"What now?" asked Arthur impatiently, but then he, too, saw what Merlin was staring at. He gaped disbelievingly, which invited all the droplets on his face to roll into his open mouth. "What..."

"It's not some kind of miracle," Merlin assured him. "Although, magic is kind of like a miracle, and I definitely used magic to put that there."

"You did this?" Arthur sounded incredulous, which was unfair, considering he had literally seen Merlin move mountains. Sections of them, at least.

"Yes," said Merlin absently, "a long, long time ago..."

Now that he had returned to this spot, he remembered it clearly. He filled Arthur in briefly on the circumstances, and expected that a light of recognition kindled in the king's mind. Arthur, too, remembered that time in their lives. That small window of time when he simultaneously knew and avoided a certain truth about his manservant.

"So after all that, you decided the best place to put the sword was in a stone?" the king demanded quizzically. "If it's meant for me, why not just hand it over? I already knew about you and your tricks, and you still didn't think you should maybe mention at some point that there was a magical sword waiting for me in a forest somewhere?"

"I was preoccupied," replied Merlin sheepishly. "Besides, there was no need. You haven't had to kill any dead creatures since that day."

Arthur rolled his eyes and stretched out a hand, fingering the hilt experimentally. "You say no one can pull it out?" he asked, examining the nonsense runes on the blade. One of them disappeared halfway into the rock.

"No one," confirmed Merlin. "I sealed it in there myse-"

In one swift move, Arthur tightened his grip and drew the sword from its unresisting sheathe. He surveyed it in the best light possible for a second, then said, "Really, Merlin, that was pathetic."

Merlin open and closed his mouth. "I - it - everyone except you," he said, wishing he had known that before now so he wouldn't feel so stupid.


"Seriously! If you put it back, no one would ever get it out again. Except, well, you."

Arthur tossed him the sword - a dangerous move, had Merlin not expected something along those lines - and snorted. "Whatever you say." He walked away from the now swordless stone, leaving Merlin to splutter things like, "It's true," and, "You're a prat."

By the time they reached the tree line, the rain had slowed to a sprinkle, restoring both men's vision. Merlin held up the blade, which he had refused to give back, and read aloud the inscription.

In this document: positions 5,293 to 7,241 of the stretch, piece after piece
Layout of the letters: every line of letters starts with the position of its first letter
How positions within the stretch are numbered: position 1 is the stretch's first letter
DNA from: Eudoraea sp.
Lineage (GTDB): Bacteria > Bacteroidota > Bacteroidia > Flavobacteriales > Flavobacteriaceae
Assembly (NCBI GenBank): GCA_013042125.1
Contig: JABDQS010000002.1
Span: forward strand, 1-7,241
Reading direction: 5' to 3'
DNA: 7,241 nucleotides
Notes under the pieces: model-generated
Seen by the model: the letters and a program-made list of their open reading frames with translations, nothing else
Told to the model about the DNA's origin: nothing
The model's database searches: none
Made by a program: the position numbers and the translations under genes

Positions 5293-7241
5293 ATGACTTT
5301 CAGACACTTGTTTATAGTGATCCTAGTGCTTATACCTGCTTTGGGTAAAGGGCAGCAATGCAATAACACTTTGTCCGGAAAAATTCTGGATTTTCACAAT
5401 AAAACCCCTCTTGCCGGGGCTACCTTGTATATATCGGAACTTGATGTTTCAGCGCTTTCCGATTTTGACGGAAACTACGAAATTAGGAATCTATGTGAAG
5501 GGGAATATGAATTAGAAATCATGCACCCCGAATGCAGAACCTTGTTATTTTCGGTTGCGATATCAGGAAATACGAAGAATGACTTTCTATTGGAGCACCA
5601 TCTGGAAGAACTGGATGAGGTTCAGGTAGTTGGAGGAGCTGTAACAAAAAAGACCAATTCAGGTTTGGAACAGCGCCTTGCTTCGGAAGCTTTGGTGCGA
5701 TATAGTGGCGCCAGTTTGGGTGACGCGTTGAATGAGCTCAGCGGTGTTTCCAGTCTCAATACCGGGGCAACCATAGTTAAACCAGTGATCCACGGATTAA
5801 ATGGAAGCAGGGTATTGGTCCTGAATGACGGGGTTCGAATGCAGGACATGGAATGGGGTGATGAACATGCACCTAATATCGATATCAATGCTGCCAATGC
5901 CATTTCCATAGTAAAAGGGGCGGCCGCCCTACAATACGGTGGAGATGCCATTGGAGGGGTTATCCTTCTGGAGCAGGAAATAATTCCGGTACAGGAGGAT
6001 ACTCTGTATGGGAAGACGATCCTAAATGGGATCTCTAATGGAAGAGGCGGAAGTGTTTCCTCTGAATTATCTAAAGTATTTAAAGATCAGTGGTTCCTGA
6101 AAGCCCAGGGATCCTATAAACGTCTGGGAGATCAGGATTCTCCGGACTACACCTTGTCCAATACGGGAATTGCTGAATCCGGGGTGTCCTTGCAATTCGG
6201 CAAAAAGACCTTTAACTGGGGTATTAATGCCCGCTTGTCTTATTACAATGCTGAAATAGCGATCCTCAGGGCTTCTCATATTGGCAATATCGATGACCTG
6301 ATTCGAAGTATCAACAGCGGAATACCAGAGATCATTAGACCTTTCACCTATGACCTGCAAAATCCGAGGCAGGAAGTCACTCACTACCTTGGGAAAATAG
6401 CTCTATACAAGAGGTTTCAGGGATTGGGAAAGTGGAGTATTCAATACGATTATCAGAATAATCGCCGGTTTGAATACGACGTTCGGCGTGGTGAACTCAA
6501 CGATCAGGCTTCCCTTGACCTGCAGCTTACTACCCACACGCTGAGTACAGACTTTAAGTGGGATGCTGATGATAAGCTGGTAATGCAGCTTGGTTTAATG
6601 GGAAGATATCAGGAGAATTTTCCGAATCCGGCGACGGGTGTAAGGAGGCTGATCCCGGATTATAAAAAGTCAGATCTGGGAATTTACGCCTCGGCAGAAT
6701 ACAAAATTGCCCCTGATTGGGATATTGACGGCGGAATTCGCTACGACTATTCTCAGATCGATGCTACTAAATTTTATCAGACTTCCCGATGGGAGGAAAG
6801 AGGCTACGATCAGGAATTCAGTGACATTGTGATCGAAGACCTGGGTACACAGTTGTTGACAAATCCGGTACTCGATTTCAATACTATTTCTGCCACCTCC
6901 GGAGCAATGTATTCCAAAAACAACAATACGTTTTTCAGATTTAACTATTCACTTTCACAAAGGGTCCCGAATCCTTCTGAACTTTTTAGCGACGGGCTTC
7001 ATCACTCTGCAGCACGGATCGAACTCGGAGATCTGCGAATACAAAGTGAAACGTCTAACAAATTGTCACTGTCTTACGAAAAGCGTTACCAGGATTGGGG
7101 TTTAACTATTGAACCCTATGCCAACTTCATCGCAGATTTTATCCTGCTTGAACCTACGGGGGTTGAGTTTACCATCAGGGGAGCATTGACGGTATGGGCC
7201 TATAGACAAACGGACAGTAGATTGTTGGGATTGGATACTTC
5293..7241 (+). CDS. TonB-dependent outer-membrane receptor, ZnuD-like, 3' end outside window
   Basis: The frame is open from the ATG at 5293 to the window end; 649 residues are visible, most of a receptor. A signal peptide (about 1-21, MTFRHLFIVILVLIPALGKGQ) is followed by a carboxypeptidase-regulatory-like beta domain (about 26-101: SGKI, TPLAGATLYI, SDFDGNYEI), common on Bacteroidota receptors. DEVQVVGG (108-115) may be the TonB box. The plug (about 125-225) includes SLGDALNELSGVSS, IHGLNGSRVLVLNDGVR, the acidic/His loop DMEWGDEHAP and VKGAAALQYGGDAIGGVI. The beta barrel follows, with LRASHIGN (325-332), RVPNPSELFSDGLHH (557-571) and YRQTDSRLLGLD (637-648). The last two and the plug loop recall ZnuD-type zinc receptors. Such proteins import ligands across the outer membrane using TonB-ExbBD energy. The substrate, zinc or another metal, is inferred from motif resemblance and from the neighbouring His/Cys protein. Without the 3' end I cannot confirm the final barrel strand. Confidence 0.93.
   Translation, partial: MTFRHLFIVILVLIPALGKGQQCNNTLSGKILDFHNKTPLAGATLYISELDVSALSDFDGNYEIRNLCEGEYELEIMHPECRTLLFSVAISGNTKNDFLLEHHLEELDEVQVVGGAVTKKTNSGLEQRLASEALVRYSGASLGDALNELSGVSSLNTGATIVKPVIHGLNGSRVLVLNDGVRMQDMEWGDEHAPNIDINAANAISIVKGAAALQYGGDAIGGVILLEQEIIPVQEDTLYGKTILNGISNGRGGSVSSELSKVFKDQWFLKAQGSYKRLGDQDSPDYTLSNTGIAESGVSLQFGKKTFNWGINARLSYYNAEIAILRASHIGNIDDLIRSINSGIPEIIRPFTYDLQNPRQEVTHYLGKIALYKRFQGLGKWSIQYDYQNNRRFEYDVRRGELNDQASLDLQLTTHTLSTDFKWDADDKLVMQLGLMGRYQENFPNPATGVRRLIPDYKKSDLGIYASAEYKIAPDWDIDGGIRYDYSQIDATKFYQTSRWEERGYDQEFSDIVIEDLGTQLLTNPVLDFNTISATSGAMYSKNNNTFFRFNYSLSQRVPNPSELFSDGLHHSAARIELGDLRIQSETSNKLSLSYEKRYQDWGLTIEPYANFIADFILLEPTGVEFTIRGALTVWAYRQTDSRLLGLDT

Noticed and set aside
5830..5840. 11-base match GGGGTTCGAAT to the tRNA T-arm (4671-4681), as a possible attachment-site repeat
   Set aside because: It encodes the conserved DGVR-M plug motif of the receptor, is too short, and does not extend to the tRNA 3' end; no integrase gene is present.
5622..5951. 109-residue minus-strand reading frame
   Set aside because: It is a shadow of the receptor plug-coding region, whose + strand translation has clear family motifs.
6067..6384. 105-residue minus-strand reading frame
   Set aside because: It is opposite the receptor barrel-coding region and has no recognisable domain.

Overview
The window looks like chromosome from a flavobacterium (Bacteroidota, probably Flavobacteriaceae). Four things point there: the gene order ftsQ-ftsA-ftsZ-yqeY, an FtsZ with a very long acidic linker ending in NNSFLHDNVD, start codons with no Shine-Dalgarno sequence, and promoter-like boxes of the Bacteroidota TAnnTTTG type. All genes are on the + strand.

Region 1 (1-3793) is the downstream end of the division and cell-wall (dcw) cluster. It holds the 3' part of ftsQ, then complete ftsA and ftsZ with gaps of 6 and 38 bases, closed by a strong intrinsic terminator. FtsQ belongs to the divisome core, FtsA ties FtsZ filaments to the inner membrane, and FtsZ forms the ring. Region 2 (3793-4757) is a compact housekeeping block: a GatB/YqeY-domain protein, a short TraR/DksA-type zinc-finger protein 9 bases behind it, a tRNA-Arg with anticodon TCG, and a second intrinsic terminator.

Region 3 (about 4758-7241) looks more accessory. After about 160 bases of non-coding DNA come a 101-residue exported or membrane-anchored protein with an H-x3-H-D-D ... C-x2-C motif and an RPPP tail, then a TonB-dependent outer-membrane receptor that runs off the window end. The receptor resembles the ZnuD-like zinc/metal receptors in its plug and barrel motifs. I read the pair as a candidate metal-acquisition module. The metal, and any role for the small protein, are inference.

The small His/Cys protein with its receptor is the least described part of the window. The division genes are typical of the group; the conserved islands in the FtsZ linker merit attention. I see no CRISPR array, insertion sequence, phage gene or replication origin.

"'Take me up,'" he said, and frowned as he turned it over and added, "'Cast me away.'"

"Cast me away?" Arthur repeated. "That sounds like a waste, if you ask me. Why cast away a sword with so much power?"

"It's because it has so much power. When you've finished with it, no one else can touch it. Someone will have to put it back where no one can find it."

"Back in the stone?"

"Back in the lake, I think. Back to Avalon."

Arthur nodded, but Merlin doubted he understood completely. When he used Excalibur for himself, he would learn why it was dangerous to have such a weapon exist for anyone's use.

Later that day, Merlin would realize that this was the last piece of his destiny to click into place. He had fulfilled everything the Dragon told him he had to. Arthur was king, magic was restored, and the sword of destiny was finally in the hands it was made for.

For the moment, he was content to keep Excalibur tantalizingly out of Arthur's grasp, choosing to untie his horse and set off at a gallop to the castle on the horizon. The Once and Future King and his loyal Court Sorcerer raced back to the place someone years ago had decided to name Camelot, but for which they had another word.


Just to clarify, the sword didn't get there quite in the same fashion it did in Series 3, because, well, I kind of murdered the canon Series 3 by having Arthur find out the truth, Morgana have a slightly different role, etc.

You may have noticed some references to things that never happened in the story or the series, and this was intentional. Why? Because I have... potential... plans for a sequel. There's no guarantee, because I have about a gazillion story ideas floating around, and I don't know which one to go through with. The sequel would be called Side by Side, and would take places about two/three months after the previous chapter. For now, I'm happy knowing this is done.

Thank you ALL for the support!